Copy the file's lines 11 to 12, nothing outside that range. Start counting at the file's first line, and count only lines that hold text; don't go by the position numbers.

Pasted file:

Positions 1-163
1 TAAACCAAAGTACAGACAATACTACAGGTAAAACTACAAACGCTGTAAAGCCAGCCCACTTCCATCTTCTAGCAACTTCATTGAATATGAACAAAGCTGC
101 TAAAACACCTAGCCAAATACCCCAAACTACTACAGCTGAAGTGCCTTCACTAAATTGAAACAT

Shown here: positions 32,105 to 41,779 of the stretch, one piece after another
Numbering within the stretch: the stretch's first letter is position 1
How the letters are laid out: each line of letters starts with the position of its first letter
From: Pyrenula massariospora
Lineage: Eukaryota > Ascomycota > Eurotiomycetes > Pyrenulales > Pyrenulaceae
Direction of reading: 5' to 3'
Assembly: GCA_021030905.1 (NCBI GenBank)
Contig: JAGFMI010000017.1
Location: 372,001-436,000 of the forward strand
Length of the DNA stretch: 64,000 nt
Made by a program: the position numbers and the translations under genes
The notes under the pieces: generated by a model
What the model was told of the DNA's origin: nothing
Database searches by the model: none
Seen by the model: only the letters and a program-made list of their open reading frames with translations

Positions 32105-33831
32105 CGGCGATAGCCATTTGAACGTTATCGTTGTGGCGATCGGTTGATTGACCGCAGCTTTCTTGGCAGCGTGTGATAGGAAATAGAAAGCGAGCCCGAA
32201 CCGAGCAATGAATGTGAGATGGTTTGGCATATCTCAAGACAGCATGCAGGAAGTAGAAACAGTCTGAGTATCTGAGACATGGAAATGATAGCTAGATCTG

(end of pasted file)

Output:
Contig: JAGFMI010000017.1
Location: 372,001-436,000 of the forward strand